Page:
14.13 part d

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Joshua Hughes 1L
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14.13 part d

Postby Joshua Hughes 1L » Sun Feb 25, 2018 9:00 pm

I really don't understand why one of the half-reactions seems flipped for this problem. I looked at a recent post and still didn't understand it.
I thought the half reactions would be slit so that Au+(aq) goes to Au3+ and Au respectively but for some reason one of the half-reactions is Au goes to Au3+ which doesn't make sense to me because Au wasn't a reactant but a product that was formed from Au+. Au did not form Au3+ right?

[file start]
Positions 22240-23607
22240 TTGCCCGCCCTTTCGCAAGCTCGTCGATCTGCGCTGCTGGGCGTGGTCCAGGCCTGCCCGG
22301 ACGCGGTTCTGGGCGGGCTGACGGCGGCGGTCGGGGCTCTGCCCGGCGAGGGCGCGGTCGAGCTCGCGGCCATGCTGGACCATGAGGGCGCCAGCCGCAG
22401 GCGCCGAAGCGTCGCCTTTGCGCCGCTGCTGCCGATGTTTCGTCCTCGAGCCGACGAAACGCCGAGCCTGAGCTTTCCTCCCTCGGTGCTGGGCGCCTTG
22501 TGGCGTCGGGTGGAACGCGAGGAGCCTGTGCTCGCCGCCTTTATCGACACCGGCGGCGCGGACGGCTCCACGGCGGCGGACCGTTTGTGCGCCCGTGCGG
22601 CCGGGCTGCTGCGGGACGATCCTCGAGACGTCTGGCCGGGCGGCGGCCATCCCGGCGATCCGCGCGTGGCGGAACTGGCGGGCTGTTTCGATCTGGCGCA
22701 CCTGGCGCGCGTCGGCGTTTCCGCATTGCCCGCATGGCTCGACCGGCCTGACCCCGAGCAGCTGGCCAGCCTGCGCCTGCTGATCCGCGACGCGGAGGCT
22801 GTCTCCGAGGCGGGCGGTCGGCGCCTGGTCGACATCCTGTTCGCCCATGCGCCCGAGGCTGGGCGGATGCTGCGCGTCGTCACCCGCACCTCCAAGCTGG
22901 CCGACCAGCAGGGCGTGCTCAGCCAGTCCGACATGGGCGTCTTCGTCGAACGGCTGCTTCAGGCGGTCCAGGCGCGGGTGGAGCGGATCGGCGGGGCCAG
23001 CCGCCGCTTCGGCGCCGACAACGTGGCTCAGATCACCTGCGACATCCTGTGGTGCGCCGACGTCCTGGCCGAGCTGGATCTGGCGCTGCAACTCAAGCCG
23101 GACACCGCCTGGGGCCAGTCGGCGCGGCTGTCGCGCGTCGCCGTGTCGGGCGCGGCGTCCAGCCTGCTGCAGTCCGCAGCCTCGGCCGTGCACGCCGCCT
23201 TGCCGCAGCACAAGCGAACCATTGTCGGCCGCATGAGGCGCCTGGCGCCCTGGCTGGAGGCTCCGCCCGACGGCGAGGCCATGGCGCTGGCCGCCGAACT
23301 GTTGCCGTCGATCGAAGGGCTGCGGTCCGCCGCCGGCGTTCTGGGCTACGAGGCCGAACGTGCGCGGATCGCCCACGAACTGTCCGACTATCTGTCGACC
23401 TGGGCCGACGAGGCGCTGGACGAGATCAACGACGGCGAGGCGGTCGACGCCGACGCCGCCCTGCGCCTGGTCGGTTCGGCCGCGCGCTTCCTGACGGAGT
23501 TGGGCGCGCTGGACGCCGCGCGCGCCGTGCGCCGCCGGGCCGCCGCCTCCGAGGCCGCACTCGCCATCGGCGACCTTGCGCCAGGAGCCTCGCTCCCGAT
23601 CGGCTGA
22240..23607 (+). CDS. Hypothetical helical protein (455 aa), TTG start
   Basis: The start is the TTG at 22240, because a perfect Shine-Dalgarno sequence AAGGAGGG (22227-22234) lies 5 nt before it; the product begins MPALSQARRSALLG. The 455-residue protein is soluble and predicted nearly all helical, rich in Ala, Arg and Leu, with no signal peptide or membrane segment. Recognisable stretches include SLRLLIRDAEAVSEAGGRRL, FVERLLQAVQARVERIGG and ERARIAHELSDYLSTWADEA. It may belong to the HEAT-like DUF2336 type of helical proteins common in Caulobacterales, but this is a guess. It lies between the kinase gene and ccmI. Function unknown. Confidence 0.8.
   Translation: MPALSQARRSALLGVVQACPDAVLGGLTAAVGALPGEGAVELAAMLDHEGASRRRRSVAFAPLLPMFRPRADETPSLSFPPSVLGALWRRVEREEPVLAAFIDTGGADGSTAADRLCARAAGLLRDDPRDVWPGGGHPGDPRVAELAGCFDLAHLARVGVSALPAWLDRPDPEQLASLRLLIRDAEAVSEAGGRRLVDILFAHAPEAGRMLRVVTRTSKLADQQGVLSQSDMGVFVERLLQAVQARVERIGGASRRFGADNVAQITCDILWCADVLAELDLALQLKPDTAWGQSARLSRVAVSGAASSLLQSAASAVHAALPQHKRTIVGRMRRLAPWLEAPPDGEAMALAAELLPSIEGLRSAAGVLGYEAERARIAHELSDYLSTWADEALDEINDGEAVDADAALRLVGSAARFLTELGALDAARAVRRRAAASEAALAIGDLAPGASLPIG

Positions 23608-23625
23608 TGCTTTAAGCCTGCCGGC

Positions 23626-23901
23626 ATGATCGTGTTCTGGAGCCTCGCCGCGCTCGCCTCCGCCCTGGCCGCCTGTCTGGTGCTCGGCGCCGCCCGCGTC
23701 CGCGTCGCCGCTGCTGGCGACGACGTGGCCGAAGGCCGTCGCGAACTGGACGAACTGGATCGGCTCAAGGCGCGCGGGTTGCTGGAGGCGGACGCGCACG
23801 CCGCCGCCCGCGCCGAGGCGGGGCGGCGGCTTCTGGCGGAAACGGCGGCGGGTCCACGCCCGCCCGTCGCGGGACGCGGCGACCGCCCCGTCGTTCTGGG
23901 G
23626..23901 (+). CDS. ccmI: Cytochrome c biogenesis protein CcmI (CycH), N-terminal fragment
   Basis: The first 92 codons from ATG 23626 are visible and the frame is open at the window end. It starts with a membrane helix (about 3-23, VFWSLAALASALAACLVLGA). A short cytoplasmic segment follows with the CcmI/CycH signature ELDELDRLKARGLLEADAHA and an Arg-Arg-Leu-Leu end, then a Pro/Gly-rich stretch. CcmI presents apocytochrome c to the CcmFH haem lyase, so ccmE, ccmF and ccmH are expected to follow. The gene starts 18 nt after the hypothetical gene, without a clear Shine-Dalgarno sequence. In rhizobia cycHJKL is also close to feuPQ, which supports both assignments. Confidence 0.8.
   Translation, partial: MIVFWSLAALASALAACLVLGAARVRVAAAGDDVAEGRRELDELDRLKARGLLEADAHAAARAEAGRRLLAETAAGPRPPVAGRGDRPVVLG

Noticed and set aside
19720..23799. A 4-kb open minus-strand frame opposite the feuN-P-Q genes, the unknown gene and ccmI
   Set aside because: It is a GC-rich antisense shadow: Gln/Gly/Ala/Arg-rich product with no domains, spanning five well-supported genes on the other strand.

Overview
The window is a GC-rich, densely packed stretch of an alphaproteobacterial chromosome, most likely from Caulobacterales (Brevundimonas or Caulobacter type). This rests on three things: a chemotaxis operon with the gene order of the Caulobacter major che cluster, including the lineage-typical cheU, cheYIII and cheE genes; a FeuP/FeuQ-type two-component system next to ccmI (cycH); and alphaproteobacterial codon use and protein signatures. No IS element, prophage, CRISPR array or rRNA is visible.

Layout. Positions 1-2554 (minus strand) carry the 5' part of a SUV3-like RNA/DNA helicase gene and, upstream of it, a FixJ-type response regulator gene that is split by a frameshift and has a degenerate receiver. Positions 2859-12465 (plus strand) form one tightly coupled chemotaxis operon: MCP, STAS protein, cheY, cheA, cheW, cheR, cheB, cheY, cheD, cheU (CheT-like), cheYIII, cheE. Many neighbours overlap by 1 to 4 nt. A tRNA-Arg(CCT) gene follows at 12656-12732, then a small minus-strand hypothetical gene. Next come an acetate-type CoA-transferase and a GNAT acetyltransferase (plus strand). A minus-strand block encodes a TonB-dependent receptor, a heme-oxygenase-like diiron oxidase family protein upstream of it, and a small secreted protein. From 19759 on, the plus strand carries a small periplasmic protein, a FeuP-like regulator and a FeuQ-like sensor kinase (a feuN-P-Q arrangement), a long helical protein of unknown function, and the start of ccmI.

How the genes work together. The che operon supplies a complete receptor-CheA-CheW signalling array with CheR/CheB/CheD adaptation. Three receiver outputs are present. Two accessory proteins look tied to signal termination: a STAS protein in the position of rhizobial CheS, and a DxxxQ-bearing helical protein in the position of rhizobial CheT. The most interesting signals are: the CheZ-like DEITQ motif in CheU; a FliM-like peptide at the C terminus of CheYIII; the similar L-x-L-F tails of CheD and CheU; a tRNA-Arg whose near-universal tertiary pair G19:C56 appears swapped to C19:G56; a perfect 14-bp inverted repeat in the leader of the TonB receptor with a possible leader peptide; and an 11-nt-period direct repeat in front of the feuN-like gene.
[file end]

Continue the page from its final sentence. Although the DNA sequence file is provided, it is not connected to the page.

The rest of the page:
Mitch Mologne 1A
Posts: 74
Joined: Fri Sep 29, 2017 7:04 am

Re: 14.13 part d

Postby Mitch Mologne 1A » Sun Feb 25, 2018 9:02 pm

Au becomes a reactant because you flip the anode half reaction.

Sabah Islam 1G
Posts: 50
Joined: Sat Jul 22, 2017 3:01 am

Re: 14.13 part d

Postby Sabah Islam 1G » Sun Feb 25, 2018 9:58 pm

One of the half reactions is flipped because one half reaction is the anode and the other is the cathode. Au goes to Au3+ because the standard reduction potential of that is lower than that of the other reaction, and whichever has the lower reduction potential is the anode. Therefore, to make it an anode in which electrons are lost, the reaction has to be flipped.


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